This is probably more detail than I need to go into in order to make my point, but I think it’s wonderful so I bunged it in here anyway!
Now the purpose of yin yang or “holonic” thinking is this: it enables you to contextualise your actions within the larger whole you are serving, and thus encourages good decision making and strategic wisdom. What is good for the whole is good for the part, and therefore when the part starts thinking in terms of the health of the whole above it, it gets smart.
If you make adversarial decisions against the other parts at your level (like the battle between conservatives and progressives) then you will not prosper. This is rather like the organs deciding to go into battle against each other – not a great idea. If however, you make harmonious decisions with the other parts at your level, then you will enhance the whole and in doing so improve your and their positions.
I came across a case study the other day that exemplifies this perfectly.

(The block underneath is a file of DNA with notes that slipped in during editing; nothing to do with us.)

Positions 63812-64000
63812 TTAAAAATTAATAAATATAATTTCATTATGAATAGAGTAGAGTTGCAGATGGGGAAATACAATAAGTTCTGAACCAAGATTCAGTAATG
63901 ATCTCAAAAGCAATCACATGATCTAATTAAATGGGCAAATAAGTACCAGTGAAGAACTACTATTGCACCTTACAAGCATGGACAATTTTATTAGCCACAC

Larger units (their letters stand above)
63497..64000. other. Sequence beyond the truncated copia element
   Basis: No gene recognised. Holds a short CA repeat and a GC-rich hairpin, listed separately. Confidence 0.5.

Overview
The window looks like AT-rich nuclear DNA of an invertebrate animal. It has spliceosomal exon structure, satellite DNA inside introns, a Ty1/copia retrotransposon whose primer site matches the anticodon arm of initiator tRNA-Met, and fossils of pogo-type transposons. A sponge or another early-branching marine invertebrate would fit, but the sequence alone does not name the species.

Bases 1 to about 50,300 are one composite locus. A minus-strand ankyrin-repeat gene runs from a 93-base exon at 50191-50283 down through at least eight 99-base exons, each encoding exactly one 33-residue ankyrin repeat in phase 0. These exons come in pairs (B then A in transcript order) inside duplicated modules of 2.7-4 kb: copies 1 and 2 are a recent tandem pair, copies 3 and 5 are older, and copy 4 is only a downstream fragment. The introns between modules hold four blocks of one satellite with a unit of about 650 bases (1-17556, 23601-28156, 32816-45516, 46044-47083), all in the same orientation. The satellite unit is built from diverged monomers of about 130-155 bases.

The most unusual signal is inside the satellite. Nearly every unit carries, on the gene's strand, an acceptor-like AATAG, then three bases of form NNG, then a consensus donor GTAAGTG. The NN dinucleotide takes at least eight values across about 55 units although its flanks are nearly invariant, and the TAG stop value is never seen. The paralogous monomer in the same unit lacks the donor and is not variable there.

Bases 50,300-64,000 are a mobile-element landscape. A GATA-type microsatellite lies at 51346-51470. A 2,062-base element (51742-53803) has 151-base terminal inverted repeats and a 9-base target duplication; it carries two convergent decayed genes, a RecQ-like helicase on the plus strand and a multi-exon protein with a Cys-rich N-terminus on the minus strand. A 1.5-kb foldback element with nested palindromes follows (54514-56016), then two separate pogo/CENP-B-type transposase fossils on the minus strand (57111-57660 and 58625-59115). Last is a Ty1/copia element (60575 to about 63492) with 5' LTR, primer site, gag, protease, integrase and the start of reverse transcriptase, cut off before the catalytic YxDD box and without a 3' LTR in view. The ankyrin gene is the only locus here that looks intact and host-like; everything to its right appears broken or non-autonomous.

Back in the noughties, there was an explosion in the number of cider brands in the UK. One of the most important ones was Magners, who pioneered the custom of putting ice into cider thus making it a perfect summer drink – a big step on for the category from its dusty agricultural roots. As a consequence of their innovation, cider started to become more popular with the middle classes, who had up to that point ignored it. A Magners on ice was a classy premium serve, and allowed the drink to travel to a whole new market. Now the main incumbent brand at that time was Strongbow, who had dominated the cider market for many years. On seeing the explosive growth of Magners, they had a decision to make: do we try to push them back? Do we start serving our product on ice too in order to defend our dominance? Thankfully they did not. Strongbow recognised that for the cider market to be healthy and balanced as a whole, it needed to cater not only to the new middle-class market, but its traditional working-class market as well. In other words, like the liver and the lungs, Strongbow and Magners had different jobs to do – they were partners, not rivals.